According to a new Alcohol.org study, a full 25% of Wyoming workers who are newly employed-from-home are slamming a few back during the work hours.

The survey polled 3,000 American workers and the drink of choice among work-from-home boozers is beer.

What kind? Sadly, we don’t know. Maybe Blatz or Schlitz Malt Liquor. Perhaps Lowenbrau.

Those with a sense of humor would undoubtedly choose Corona. Or Coors Light.

Does 25% seem high to you? Of our neighboring states only one has a lower percentage of boozers (and it’s not Utah).

Only 22% of South Dakotans are taking advantage of not having a boss around.

Hawaiians flat-out don’t care. A full two-thirds of them are opening up the hatch while working on TPS reports.

The lowest state?  Arkansas with only 8% admitting to honking the hooch.

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UW Study Says Social Distancing Better For Economy Than No Social Distancing

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By Jim Angell, Cowboy State Daily

The economic impacts nationally of having people avoid contact with each other during the coronavirus epidemic will ultimately be far smaller than taking no action to halt the spread of the illness, according to a study prepared by University of Wyoming economists.

The study concluded that while the immediate direct monetary impact of “social distancing” on the country’s economy will be higher than taking no action, the cost in lives will be much higher if no action is taken.

“Assuming that social distancing measures can substantially reduce contacts among individuals, we find net benefits of roughly $5 trillion in in our benchmark scenario,” the study said.

The study, titled “The benefits and costs of flattening the curve for COVID-19,” was authored by Linda Thunstrom, Stephen Newbold, David Finnoff, Madison Ashworth and Jason Shogren, all with the UW’s Department of Economics.

The authors said they wanted to answer the question of whether orders in place across the country for people to remain in their homes are worth the economic disruption that will result.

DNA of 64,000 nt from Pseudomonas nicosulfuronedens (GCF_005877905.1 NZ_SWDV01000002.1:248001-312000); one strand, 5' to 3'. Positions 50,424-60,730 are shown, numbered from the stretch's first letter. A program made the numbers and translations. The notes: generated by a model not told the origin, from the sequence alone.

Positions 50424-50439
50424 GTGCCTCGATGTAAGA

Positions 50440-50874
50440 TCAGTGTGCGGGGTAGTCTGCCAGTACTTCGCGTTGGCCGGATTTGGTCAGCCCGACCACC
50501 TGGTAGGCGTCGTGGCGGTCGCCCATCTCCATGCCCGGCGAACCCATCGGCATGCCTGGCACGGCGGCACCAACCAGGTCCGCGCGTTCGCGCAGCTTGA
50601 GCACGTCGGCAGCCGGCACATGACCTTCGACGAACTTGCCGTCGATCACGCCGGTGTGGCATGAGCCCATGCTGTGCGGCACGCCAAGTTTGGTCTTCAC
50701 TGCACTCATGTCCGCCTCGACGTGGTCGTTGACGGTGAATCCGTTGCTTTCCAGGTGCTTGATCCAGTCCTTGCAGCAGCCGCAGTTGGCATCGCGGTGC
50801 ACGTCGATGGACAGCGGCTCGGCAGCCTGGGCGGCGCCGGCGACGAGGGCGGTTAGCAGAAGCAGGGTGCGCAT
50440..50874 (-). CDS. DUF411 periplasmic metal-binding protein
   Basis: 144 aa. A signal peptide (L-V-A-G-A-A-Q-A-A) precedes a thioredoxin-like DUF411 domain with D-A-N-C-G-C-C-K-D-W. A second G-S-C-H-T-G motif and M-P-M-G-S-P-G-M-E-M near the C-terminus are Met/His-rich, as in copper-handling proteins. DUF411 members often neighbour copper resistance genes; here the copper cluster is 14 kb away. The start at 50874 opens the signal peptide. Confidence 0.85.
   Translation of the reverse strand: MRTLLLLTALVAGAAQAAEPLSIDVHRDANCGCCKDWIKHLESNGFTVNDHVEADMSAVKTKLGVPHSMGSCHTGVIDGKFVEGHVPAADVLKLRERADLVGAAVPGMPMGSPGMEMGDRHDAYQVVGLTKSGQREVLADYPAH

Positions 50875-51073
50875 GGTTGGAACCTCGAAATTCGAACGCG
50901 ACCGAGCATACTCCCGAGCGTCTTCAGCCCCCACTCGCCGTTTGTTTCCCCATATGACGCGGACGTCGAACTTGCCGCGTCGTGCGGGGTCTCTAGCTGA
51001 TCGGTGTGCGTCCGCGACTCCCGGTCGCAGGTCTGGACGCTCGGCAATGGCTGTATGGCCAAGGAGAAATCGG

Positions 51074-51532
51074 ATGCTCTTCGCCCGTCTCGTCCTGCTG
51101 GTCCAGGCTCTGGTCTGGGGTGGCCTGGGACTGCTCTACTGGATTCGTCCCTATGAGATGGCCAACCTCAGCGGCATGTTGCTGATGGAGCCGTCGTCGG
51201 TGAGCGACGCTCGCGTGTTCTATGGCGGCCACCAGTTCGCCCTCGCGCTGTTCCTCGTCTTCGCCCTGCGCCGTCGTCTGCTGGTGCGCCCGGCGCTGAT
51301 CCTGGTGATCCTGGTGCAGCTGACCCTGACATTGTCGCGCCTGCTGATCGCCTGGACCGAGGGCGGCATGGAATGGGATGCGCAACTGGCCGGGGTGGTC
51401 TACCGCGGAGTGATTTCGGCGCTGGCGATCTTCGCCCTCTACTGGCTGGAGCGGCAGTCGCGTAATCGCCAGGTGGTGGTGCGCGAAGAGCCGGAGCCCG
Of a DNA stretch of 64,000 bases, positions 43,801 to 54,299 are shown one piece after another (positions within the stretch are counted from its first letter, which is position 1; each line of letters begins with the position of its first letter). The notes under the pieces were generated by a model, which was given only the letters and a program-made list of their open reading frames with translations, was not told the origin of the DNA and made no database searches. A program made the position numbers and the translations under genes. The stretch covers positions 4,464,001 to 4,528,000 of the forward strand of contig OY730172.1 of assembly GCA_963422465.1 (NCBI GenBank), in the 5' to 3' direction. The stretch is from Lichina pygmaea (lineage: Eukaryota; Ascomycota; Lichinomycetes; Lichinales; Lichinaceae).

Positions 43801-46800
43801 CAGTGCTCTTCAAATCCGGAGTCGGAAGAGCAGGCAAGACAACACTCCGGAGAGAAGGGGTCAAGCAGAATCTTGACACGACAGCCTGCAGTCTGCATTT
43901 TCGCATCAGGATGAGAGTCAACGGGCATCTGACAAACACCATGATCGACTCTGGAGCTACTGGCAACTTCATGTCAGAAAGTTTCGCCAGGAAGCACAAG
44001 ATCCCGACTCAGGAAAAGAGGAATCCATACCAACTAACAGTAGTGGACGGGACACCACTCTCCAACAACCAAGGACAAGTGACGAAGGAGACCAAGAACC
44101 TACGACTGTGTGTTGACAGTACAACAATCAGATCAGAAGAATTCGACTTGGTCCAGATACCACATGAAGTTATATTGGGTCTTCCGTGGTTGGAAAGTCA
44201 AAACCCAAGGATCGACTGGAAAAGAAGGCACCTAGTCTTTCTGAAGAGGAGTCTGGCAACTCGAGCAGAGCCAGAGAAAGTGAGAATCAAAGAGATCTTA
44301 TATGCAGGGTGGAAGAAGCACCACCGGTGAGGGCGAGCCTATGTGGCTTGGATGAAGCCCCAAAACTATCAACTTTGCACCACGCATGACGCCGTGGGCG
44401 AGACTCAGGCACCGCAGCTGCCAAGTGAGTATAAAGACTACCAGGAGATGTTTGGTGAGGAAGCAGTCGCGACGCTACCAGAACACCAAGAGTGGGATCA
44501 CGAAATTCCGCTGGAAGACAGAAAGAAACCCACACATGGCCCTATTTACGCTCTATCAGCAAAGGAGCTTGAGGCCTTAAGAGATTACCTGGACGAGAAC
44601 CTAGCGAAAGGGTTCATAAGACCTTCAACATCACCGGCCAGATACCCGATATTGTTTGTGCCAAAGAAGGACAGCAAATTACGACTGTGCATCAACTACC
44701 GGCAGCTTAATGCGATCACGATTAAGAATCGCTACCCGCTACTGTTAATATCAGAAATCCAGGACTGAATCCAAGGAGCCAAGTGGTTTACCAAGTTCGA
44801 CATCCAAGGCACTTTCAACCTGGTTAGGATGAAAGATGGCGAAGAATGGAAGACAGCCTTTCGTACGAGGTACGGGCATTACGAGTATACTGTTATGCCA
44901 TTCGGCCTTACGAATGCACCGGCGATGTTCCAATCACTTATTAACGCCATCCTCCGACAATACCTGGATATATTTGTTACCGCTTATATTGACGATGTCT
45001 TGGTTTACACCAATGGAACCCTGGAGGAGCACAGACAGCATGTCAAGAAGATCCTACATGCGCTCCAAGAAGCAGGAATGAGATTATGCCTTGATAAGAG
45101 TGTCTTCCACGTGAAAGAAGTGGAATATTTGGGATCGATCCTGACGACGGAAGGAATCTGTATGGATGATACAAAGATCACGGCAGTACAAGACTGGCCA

“These social distancing measures save lives, but they also impose significant costs on society,” the study said. “The resulting contraction of economic activity puts vulnerable low-income workers in jeopardy, and recent forecasts suggest that overall economic output in 2020 may decline substantially, despite large fiscal and monetary stimulus.”

The study quoted Goldman Sachs, an investment banking, securities and investment management firm, as predicting the value of the country’s Gross Domestic Product will fall by 3.8% this year due in part to social distancing measures. Over the next five years, the study projected total loss in value at $26.2 trillion.

Without social distancing measures, the five-year loss in the value of the GDP was estimated at $19.4 trillion.

However, deaths without social distancing could total more than 2.1 million, the study predicted, a number that shrinks to 941,000 with social distancing.

The value of the lives lost with no social distancing was estimated at $21.6 trillion, while with social distancing measures in place, the value will be $9.4 trillion, the study said.

The net effect is that over five years, social distancing will reduce the economic impact of the illness by $5 trillion, the study said.

“Our benefit-cost analysis shows that the extensive social distancing measures currently being adopted in the U.S. likely do not constitute an overreaction,” it said. “Based on a variety of plausible scenarios, the economic benefits of lives saved substantially outweigh the value of the projected losses of GDP.”

The impacts of social distancing will be severe, the study said, and people will have to be convinced to continue the practices as their economic situations change.

Wyoming Future Grim Without Social Distancing, Medical Society Head Says

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By Jim Angell, Cowboy State Daily

Wyoming can avoid a grim outcome from the coronavirus epidemic if its residents pay attention to recommendations to stay away from each other, the president of the Wyoming Medical Society said Monday.

Dr. David Wheeler, a Casper neurologist, used his appearance at a news conference held by Gov. Mark Gordon to urge state residents to heed the statewide orders put in place to limit the spread of COVID-19.

“We’ve seen over and over again the horrific effects of waiting too long to enact such policies,” he said. “If we do not act now, it is certain that we will use up all the available resources for health care in just a matter of weeks.”

If the health care system is overwhelmed, people suffering from regular health problems such as heart problems or strokes will not be able to get basic care, Wheeler said.

“This is a grim outcome, but we can avoid this if we start working together today,” he said. “If we flatten the curve now, our hospitals will have more time to prepare. If we flatten the curve now, fewer people will be sick at any given time. If we work hard during this time to surge hospital capacity and at the same time slow the spread of the disease, many more of us will make it through to the other end of this.”

Wheeler said the Medical Society is also urging doctors to use “telehealth” technology to advise patients rather than in-person clinic visits and to not perform any elective procedures.